Private property prices fall again

Skyline of the private property, developments and commercial buildings seen from Scotts Road on Feb 18, 2014.
Skyline of the private property, developments and commercial buildings seen from Scotts Road on Feb 18, 2014.PHOTO: ST FILE

Private property prices fell again in the April to June period - the seventh consecutive quarter of decline.

While the declines have been persistent, experts feel they have not been large enough to prompt the Government to tweak cooling measures.

Prices fell 0.9 per cent in the second quarter after easing 1 per cent in the first quarter, according to Urban Redevelopment Authority data yesterday. They are now down 6.7 per cent from their recent peak in the third quarter of 2013.

"It may be another one to two years before a 10 to 15 per cent decline materialises. That may provide some indication as to when the measures could possibly be relaxed or removed, from the price point of view," said Mr Ong Teck Hui, JLL national research director.

While the Government has not stated a price target, Monetary Authority of Singapore managing director Ravi Menon said on Tuesday that the fall so far is "really not all that much" and that it is still premature to consider removing any cooling measures.

A market correction of 20 to 25 per cent would be too severe - akin to the magnitude during the global financial crisis, said Mr Ong, adding that other factors the Government could be taking into consideration are the normalisation of interest rates and sales volumes, which have come down significantly.

Prices of landed homes were down 1 per cent in the three months to June 30 after falling 0.9 per cent in the first quarter.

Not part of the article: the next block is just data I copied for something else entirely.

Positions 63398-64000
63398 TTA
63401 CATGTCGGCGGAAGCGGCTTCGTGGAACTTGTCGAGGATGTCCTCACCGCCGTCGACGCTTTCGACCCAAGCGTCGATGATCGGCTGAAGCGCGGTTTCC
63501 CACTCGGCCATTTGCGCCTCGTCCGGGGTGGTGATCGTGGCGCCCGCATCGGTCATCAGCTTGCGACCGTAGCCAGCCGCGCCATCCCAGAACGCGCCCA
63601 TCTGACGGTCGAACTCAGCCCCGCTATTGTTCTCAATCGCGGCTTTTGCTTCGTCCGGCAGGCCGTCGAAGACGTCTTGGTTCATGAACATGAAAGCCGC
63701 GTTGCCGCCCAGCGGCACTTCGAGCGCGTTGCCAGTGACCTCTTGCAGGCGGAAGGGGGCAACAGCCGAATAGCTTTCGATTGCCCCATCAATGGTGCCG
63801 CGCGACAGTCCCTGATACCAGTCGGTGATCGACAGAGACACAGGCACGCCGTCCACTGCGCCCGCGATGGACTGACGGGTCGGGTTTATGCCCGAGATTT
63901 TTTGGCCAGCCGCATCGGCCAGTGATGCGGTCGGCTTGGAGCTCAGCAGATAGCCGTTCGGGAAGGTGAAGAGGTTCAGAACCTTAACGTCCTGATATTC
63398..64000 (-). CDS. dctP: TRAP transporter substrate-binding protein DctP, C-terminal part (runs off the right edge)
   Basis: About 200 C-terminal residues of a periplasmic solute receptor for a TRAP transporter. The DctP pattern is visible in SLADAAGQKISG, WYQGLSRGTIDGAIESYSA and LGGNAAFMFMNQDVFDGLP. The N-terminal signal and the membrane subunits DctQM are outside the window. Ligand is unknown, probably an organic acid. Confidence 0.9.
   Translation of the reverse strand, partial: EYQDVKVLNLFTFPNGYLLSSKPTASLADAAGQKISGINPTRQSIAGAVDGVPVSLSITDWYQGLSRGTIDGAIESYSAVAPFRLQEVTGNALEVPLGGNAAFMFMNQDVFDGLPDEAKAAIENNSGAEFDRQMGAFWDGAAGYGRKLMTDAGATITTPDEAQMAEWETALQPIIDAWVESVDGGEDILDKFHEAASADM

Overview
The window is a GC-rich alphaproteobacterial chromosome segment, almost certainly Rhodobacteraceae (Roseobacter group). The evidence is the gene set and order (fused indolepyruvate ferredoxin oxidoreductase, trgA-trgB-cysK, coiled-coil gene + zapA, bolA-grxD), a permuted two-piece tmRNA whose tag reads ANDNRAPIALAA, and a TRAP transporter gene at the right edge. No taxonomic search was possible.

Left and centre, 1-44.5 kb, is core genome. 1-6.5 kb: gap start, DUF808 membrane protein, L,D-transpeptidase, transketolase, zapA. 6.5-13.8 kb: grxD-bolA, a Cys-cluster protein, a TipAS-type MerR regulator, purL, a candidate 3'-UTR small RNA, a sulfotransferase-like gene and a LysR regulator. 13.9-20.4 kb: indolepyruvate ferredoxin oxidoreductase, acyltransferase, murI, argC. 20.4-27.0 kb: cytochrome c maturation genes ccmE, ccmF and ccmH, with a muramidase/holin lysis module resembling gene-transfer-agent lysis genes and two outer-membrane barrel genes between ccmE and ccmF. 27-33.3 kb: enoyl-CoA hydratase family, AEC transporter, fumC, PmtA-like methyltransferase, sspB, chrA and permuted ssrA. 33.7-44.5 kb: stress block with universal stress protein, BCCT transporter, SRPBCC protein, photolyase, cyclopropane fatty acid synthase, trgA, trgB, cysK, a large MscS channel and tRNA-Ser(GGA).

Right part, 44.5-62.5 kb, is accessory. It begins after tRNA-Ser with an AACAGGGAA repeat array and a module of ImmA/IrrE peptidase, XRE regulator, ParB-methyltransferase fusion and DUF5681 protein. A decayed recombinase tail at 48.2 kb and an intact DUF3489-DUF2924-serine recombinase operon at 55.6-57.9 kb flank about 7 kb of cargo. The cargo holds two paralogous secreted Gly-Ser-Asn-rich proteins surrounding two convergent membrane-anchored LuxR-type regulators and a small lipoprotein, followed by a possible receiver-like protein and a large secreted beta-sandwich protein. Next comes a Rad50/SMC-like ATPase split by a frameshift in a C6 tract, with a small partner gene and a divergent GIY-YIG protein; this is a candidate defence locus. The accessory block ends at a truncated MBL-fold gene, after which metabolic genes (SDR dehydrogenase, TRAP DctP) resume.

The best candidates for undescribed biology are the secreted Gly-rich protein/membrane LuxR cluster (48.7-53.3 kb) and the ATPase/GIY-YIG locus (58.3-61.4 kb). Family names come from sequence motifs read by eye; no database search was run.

Non-landed home values fell 0.8 per cent after a 1.1 per cent decline in the first quarter.

The price decline for suburban apartments gathered pace, shedding 1.1 per cent in the quarter. That was similar to the fall in the first quarter and more than declines over the past year.

Central region and city fringe apartment prices were both down 0.6 per cent in the second quarter.

Home vacancy rates shot up in the quarter, gaining 0.7 percentage points to 7.9 per cent - the highest in nearly 10 years.

This was due to a sharp increase in condo vacancies, which rose 1.6 percentage points to 9.1 per cent. A total of 6,969 private homes were completed in the second quarter, more than double that in the first quarter.

The completion of a few major projects in the north-east region - including the 882-unit A Treasure Trove in Punggol Walk and the 702-unit Bartley Residences - contributed to the vacancy rate rising from 5.8 to 11.8 per cent in the region, noted Mr Wong Xian Yang, senior manager of research and consultancy at OrangeTee.

But while a time lag exists between a project's completion and when residents move in, "the reality is that the market is still coping with an overwhelming number of completions", said Mr Desmond Sim, CBRE research head for Singapore and South-east Asia.

Experts tipped vacancy rates to rise further, which will put pressure on rentals. Rents declined 1.1 per cent in the second quarter, after falling 1.7 per cent in the first.

A version of this article appeared in the print edition of The Straits Times on July 25, 2015, with the headline 'Private property prices fall again'. Print Edition | Subscribe